Date filed
19 May 2019
Countries of harm
Current status
No resolution


On 16 May 2019 a specific instance was filed by the Uwema Aminigboko Community, Council of Chiefs and Elders and Community Development Committee, Emughan Clan, in the Abua/Odual Local Government Area of Rivers State, Nigeria against Shell Nederland B.V. on the basis of the activities of its subsidiary Shell Petroleum Development Company of Nigeria Limited (SPDC) in the Enwhe Field Development Project – Gbaran Phase 3 of OML 22, located in the Aminigboko Community.

SPDC has been operating in this area since the 1960s, and has been drilling and transporting oil through the pipeline since the early 1970s. Mobilization and construction of the Enwhe Field Development – Gbaran Phase 3 commenced in October 2017. The proposed project includes construction of two gas plants, drilling of over twenty oil/gas wells, building additional roads, and construction of 35km of pipeline.

The complainants allege that Shell violated the OECD Guidelines by declining to disclose to the public the Project’s Environmental Impact Assessment Final Report, not implementing the Freedom to Operate Agreement, and declining to approve appointment of a community-recommended Community Liaison Officer for the project, instead appointing and imposing external representatives onto the Aminigboko Community. The complainants also allege that Shell declined to approve a Rivers State government interface representative, instead establishing a parallel leadership structure. Shell allegedly declined to provide social and sustainable intervention following devastating oil pollution in 2010, and also forcefully entered onto the community‘s land with military protection and without engagement or consent. Furthermore, Shell refused to grant an audience request for community engagement and their correspondence platform failed to attend to the complaints raised in respect to the project.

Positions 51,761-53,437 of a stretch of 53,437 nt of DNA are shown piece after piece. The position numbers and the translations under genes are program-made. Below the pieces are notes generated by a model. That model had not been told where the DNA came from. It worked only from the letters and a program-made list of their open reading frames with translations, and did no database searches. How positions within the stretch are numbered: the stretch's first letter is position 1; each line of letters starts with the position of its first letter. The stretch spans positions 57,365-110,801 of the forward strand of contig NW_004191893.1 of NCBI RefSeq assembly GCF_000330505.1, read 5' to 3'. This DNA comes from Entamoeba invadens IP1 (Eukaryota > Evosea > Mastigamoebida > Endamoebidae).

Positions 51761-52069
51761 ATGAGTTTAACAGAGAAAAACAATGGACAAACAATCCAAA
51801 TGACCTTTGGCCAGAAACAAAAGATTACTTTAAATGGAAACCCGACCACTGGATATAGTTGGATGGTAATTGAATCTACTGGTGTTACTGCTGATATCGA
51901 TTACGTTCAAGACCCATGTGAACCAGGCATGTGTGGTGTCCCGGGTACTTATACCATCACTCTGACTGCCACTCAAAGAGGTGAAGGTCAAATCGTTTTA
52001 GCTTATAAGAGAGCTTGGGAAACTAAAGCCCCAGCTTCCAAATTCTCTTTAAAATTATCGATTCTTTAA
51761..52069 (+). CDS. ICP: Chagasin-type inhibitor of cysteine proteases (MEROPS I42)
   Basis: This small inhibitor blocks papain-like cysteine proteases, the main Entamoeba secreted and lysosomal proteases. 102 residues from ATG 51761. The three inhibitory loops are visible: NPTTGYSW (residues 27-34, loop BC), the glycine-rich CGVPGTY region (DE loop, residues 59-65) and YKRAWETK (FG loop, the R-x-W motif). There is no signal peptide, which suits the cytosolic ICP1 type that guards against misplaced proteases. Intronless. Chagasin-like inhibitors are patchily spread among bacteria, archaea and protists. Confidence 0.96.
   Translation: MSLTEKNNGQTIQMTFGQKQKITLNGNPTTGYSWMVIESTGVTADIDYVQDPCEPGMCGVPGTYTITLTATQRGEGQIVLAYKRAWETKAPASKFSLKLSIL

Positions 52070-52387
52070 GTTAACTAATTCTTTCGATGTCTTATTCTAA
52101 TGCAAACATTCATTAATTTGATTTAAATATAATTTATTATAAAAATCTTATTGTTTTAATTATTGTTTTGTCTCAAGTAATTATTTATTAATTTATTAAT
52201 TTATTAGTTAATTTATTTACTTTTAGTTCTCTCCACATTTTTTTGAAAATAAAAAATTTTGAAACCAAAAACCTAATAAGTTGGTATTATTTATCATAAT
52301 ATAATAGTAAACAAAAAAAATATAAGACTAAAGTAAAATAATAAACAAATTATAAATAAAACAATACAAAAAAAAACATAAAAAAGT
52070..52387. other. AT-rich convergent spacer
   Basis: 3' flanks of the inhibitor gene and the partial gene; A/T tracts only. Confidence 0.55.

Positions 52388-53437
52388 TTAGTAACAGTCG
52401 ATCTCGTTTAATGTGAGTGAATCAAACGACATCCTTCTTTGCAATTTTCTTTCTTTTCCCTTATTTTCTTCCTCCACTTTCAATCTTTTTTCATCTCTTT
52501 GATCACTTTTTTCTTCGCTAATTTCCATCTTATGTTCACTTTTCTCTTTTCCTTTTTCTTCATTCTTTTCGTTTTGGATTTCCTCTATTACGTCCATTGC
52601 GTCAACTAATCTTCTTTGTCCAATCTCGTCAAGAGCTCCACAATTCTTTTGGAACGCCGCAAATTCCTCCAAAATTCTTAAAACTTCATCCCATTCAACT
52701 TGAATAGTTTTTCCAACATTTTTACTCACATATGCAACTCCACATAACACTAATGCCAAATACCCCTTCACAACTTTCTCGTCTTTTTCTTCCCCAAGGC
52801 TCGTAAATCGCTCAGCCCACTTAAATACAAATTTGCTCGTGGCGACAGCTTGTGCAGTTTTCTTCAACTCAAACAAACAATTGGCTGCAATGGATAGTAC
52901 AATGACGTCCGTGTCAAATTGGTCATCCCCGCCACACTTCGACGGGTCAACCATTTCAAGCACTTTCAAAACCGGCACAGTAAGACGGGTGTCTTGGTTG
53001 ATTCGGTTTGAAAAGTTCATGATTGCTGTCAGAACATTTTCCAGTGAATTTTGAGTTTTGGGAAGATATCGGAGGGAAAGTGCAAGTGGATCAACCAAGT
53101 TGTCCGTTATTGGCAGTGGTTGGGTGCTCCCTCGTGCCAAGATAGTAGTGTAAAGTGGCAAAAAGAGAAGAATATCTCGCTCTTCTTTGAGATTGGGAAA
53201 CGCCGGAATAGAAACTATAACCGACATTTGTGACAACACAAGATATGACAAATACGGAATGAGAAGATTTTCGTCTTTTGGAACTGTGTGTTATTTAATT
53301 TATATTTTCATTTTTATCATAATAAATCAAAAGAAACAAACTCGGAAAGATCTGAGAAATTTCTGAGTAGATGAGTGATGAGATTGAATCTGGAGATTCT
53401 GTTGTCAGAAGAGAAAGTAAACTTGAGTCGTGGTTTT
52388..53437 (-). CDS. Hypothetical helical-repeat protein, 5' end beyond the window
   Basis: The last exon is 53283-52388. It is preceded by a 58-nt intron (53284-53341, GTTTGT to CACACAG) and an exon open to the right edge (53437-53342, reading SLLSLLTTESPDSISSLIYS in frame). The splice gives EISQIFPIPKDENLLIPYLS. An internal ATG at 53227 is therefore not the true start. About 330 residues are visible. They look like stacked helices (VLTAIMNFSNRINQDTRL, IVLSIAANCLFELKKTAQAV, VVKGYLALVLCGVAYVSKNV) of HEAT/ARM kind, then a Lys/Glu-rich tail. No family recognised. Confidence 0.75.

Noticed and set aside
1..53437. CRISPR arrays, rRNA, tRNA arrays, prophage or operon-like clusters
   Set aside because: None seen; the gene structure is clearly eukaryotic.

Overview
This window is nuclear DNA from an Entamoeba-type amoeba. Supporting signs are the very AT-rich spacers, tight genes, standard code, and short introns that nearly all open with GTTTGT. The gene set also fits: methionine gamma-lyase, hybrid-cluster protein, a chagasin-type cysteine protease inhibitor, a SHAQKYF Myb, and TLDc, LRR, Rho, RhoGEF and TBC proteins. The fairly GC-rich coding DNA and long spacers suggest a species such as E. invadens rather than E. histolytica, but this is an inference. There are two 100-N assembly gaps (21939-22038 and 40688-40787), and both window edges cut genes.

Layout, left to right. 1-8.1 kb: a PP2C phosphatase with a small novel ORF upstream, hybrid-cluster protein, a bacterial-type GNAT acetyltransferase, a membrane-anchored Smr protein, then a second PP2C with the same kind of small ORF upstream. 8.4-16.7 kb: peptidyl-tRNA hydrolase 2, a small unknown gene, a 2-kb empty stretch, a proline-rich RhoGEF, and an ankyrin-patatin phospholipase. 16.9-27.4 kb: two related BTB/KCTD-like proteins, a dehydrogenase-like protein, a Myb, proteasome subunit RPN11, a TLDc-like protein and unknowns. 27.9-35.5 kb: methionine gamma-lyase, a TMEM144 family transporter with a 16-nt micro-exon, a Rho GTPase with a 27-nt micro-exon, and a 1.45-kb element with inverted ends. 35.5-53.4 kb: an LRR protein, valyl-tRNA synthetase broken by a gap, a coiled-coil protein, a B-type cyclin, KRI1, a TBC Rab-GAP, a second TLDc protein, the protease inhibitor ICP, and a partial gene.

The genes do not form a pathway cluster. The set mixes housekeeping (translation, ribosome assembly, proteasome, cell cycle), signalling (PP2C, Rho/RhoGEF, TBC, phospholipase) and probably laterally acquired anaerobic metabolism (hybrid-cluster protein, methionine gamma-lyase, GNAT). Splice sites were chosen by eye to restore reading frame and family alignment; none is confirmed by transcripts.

The complainants are seeking mediation from the Dutch NCP to facilitate dialogue and help resolve the ongoing crisis in the Aminigboko Community.

Relevant OECD Guidelines


On 3 June 2021, the Dutch NCP accepted the complaint for further examination. The NCP offered its good offices to the parties involved. However, Shell (SPDC) declined the mediation offer on the basis that it did not have the mandate of the SPDC joint venture to do so.

On 10 February 2023, the NCP published its final statement. The NCP studied information provided by the parties and also gathered general information (about risks associated with the oil and gas sector, and the operating context in Nigeria) and information specifically related to the complaint. The NCP was unable to conclude based on the provided documentation whether there existed parallel leadership, whether oil pollution was duly remediated, and whether forced entry took place. The NCP’s examination focused on whether Shell had acted in accordance with the Guidelines concerning the issues raised. The NCP assessed that SPDC had failed to demonstrate that it had acted in line with the OECD Guidelines in several respects. However, due to Shell’s failure to respond to the NCP’s requests for further information, NCP Netherlands was unable to establish whether the company had complied with the Guidelines.

NCP Netherlands made several recommendations to SPDC, including: